Confession time: I love superhero movies.
I love superhero movies because: A) They’re awesome. Things explode. Bad guys happen and are killed or banished to the end of time (e.g. Loki). The good guys always triumph. B) Superhero movies are a thrilling and entertaining way to explore what defines and unites humanity in all our ups and downs, pros and cons, goods and evils – and there’s a lot in between. I love watching characters fall into temptation, shift from one side to the other, get drawn in and out of their own personal demons, proving that everyone, no matter how superhuman, is deeply and seriously flawed.
At least, good super hero movies do this. The bad ones – well, they don’t really do much of anything. And that’s vaguely how I felt the 2nd Iron Man was, along with the Dark Knight Returns, along with Thor, along with Spider-Man 3 – the list goes on.
But Iron Man 3, in the humble opinion of one first-time movie reviewer, managed to claw its way somewhere to the top of the heap, in a powerful (but never too serious) investigation into Tony Stark’s psyche. In this movie, we see much less of Iron Man than we do of Tony Stark himself (played with charisma and flair by Robert Downey Jr.), which I would argue makes it a stronger movie. Instead of focusing endlessly on the power and invincibility of the flat, emotionless robot that is Iron Man, Tony is torn from his impermeable shield and forced to do battle as a normal human, rather than as a suit of armor.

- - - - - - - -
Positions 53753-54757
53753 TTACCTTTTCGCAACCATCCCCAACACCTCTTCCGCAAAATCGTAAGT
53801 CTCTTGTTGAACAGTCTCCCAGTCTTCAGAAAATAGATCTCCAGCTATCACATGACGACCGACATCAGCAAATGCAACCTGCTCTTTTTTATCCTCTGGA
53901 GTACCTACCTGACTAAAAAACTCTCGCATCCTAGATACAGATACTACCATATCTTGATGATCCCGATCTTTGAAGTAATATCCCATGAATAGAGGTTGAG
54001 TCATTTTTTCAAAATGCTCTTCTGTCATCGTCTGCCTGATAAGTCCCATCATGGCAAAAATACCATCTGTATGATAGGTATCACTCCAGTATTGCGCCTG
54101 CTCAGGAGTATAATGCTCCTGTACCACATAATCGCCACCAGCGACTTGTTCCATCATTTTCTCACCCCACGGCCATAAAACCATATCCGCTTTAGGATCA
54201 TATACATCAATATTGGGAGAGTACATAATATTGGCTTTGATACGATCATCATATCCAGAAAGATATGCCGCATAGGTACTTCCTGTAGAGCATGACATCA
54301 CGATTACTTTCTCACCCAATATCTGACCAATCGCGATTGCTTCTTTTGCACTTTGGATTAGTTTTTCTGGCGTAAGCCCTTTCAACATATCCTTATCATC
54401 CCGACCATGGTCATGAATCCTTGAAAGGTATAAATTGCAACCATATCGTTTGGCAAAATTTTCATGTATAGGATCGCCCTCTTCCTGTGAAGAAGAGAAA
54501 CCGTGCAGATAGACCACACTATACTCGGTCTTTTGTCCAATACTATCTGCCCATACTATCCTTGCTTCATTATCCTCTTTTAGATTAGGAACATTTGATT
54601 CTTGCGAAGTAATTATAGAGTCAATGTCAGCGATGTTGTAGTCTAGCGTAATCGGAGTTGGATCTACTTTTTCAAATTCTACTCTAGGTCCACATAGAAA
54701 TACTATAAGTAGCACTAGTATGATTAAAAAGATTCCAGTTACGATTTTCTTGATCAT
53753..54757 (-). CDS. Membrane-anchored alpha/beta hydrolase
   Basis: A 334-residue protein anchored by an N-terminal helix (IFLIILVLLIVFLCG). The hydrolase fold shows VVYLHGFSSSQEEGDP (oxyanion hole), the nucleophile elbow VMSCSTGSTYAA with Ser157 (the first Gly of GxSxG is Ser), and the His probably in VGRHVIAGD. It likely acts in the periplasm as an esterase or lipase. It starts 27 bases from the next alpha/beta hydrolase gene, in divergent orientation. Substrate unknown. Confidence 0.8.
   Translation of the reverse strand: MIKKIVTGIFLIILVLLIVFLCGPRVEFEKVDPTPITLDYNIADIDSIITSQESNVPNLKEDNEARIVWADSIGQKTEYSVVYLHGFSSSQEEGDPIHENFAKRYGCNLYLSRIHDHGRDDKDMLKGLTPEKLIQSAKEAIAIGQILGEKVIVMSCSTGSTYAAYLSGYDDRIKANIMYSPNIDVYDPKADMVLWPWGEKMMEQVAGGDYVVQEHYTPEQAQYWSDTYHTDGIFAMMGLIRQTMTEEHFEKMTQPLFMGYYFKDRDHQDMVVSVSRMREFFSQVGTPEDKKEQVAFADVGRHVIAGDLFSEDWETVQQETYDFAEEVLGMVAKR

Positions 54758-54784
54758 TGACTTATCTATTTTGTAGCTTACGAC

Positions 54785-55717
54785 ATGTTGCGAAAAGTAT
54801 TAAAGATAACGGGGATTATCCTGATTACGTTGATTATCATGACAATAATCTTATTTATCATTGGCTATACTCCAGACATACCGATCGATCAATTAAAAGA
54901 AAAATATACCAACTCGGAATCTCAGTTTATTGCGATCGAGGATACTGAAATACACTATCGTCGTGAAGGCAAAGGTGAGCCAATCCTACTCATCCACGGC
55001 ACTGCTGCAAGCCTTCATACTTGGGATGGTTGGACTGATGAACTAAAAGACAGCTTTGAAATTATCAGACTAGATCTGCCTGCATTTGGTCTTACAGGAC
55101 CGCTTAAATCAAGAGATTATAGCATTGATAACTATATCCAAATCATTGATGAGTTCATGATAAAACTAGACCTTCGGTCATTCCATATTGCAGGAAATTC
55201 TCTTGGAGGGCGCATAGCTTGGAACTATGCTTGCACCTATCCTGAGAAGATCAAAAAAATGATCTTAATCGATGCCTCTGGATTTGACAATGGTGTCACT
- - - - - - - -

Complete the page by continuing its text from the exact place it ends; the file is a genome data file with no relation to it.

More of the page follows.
It’s not so much that Tony is such a complex, interesting character – he’s not, really, there’s nothing about him that takes much acting skill to portray – but we get to see a human side of him that is comical, endearing, and passionate. Not to mention broken. Tony’s PTSD symptoms (you’d have to have seen The Avengers to know why he suffers from PTSD, or something like it, I’m not a psychologist) give him an added layer of depth that makes him just damaged enough to be a human and a superhero at the same time.
The villain, unfortunately, leaves something to be desired, and Guy Pierce’s stellar acting skills are somewhat squandered in this movie. Unlike in the Dark Knight trilogy, where the villains are every bit as strong, if not stronger, than the hero of the series, Tony Stark is the flagship here. Gwyneth Paltrow, who I normally dislike, does a not-bad job in this flick, and I like that the writers gave her a bit of superhero flair at the end as well.
Ultimately I had a great time watching this film. It caught me early on and carried me through, the tone just serious enough to be thought-provoking, but it never overwhelmed the so-called ‘entertainment value’. I definitely thought this one was better than the second, and possibly better than the first as well.
Do you like superhero movies? Why or why not? What do you like – or dislike – about the Iron Man series?